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Japanese government to hack into citizens’ IoT devices as part of ’survey’


January 28, 2019

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Japanese government to hack into citizens’ IoT devices as part of ’survey’

Japan has announced plans to deploy intentional cyber-attacks against its own citizens, citing fears that foreign hackers might try to hack the 2020 Summer Olympics in Tokyo. The initiative has the backing of law after the government passed an amendment on Friday last week.

Under the supervision of the Ministry of Internal Affairs and Communications, the “survey” will be carried out by employees of the National Institute of Information and Communications Technology (NICT), Japan’s primary national research institute for information and communications.

The aim of this exercise, as reported by ZDNet, is to compile a list of insecure smart devices that use default or weak passwords, then pass that list on to authorities and service providers to flag them and alert customers. The authorities would theoretically warn users of the vulnerable nature of their IoT gadgets and provide steps to secure them.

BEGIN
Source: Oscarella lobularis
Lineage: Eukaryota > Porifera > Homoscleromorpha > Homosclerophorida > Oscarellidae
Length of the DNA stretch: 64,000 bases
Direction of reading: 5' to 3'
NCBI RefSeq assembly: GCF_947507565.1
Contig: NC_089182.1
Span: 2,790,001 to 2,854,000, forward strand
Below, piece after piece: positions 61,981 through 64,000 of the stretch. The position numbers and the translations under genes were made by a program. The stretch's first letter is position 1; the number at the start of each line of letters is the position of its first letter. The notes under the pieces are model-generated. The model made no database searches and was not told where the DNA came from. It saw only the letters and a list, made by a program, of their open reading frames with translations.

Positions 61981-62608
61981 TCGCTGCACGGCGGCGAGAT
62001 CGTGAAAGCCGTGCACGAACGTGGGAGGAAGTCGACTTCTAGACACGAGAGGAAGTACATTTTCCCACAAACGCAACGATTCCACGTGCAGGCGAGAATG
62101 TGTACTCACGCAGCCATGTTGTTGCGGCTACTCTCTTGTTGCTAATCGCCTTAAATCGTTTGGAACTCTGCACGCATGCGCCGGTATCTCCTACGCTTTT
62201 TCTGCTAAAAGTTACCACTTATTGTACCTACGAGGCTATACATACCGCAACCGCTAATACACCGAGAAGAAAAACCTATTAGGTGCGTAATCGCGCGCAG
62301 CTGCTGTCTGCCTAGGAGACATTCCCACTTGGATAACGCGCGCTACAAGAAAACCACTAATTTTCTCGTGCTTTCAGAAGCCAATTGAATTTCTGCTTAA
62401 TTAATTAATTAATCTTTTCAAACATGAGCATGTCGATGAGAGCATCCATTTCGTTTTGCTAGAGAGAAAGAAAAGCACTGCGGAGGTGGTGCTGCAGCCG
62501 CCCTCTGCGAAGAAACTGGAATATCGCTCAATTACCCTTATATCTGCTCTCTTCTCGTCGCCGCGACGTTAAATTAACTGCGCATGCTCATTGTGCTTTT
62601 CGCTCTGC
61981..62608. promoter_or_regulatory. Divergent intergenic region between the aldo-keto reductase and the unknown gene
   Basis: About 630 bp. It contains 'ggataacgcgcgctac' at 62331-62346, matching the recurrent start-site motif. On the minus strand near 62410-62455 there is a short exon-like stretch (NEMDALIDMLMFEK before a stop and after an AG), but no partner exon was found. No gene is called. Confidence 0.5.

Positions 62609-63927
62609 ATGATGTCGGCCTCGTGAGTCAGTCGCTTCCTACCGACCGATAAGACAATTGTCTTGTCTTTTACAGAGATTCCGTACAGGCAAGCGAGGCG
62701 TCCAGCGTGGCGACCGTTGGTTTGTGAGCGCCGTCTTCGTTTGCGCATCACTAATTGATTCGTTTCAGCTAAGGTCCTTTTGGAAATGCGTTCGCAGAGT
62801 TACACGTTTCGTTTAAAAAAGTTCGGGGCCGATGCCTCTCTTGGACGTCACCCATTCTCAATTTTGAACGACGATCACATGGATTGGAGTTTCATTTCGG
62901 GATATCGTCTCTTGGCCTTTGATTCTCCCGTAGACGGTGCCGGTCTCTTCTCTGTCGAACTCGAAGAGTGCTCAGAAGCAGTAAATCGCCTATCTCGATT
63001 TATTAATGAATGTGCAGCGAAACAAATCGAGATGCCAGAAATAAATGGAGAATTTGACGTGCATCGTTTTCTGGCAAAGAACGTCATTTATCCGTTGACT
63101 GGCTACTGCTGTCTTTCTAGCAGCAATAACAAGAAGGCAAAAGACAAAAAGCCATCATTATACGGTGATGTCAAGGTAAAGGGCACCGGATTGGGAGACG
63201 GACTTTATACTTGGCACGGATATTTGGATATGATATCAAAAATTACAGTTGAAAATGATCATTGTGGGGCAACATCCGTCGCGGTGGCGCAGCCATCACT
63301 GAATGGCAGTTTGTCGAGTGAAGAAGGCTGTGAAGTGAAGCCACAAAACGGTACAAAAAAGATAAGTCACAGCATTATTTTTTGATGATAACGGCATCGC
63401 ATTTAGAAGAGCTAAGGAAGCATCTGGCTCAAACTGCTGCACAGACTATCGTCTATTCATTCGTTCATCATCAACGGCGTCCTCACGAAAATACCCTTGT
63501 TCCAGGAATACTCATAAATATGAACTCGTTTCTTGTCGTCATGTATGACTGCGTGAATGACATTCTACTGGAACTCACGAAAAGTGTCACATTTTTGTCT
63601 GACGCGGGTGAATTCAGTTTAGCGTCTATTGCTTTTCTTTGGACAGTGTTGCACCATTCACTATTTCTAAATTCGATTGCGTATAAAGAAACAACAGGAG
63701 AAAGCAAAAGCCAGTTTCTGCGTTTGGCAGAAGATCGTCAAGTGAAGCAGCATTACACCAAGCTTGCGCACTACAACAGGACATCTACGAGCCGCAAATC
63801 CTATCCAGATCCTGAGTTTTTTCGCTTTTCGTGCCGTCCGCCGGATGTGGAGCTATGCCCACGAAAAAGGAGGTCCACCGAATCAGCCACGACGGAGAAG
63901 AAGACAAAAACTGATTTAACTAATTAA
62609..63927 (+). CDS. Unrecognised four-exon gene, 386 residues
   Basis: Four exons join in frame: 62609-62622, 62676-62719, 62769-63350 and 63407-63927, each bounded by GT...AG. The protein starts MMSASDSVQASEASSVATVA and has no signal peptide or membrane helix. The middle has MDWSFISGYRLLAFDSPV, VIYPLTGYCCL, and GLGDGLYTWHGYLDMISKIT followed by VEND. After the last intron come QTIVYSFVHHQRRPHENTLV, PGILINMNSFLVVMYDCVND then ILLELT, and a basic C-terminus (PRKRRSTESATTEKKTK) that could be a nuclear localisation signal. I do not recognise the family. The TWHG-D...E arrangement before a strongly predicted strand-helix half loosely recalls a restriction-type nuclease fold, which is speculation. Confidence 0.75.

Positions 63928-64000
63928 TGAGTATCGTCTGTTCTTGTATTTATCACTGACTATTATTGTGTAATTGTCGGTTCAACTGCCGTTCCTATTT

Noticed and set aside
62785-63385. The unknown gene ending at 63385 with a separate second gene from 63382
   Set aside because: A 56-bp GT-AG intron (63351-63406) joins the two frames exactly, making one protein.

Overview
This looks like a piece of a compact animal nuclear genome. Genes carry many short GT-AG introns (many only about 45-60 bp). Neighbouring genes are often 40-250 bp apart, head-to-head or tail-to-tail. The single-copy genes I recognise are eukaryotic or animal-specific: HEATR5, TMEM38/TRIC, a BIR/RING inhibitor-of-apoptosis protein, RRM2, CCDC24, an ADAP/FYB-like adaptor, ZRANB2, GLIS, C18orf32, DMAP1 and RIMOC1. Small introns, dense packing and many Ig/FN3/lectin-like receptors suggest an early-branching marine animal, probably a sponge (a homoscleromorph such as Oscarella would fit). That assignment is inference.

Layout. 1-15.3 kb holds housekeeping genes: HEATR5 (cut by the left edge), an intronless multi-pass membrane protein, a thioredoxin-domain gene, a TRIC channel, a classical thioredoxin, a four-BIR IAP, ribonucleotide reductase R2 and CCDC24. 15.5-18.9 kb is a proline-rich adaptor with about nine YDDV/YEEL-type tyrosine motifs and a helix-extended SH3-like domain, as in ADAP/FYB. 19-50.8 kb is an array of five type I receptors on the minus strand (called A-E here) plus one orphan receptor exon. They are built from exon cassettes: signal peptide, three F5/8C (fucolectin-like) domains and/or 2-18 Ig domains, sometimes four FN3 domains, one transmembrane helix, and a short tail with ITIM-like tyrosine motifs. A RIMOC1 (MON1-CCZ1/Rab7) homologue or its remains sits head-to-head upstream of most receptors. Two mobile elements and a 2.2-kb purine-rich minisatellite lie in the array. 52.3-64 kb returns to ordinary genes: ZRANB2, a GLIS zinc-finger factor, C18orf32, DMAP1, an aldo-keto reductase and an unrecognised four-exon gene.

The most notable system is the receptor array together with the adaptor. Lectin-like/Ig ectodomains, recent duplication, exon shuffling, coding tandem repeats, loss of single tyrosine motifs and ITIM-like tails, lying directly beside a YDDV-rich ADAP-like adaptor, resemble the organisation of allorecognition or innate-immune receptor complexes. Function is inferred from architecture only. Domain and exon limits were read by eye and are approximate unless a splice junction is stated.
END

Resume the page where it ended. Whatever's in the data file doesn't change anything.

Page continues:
The plan is to probe around 200 million devices, beginning with routers and web cameras – arguably the most-hacked products of the IoT family. The reason? To secure the country’s network of IoT devices and prevent hackers from turning them into botnets.

The 2018 Olympic Destroyer malware deployed by Russian hackers as revenge against the Olympic Committee’s ban of Russian athletes offers enough precedent to justify NICT’s initiative. However, the move has reportedly sparked outcry from the general public.

Tokyo 2020 will see the introduction of additional sporting disciplines, including 3×3 basketball, freestyle BMX and Madison cycling, and other mixed events. Also making their Olympic debuts will be sports like karate, sport climbing, surfing and skateboarding. Baseball and softball (which were removed from the summer program after 2008), will also return next year.




Filip has 15 years of experience in technology journalism. In recent years, he has turned his focus to cybersecurity in his role as Information Security Analyst at Bitdefender.

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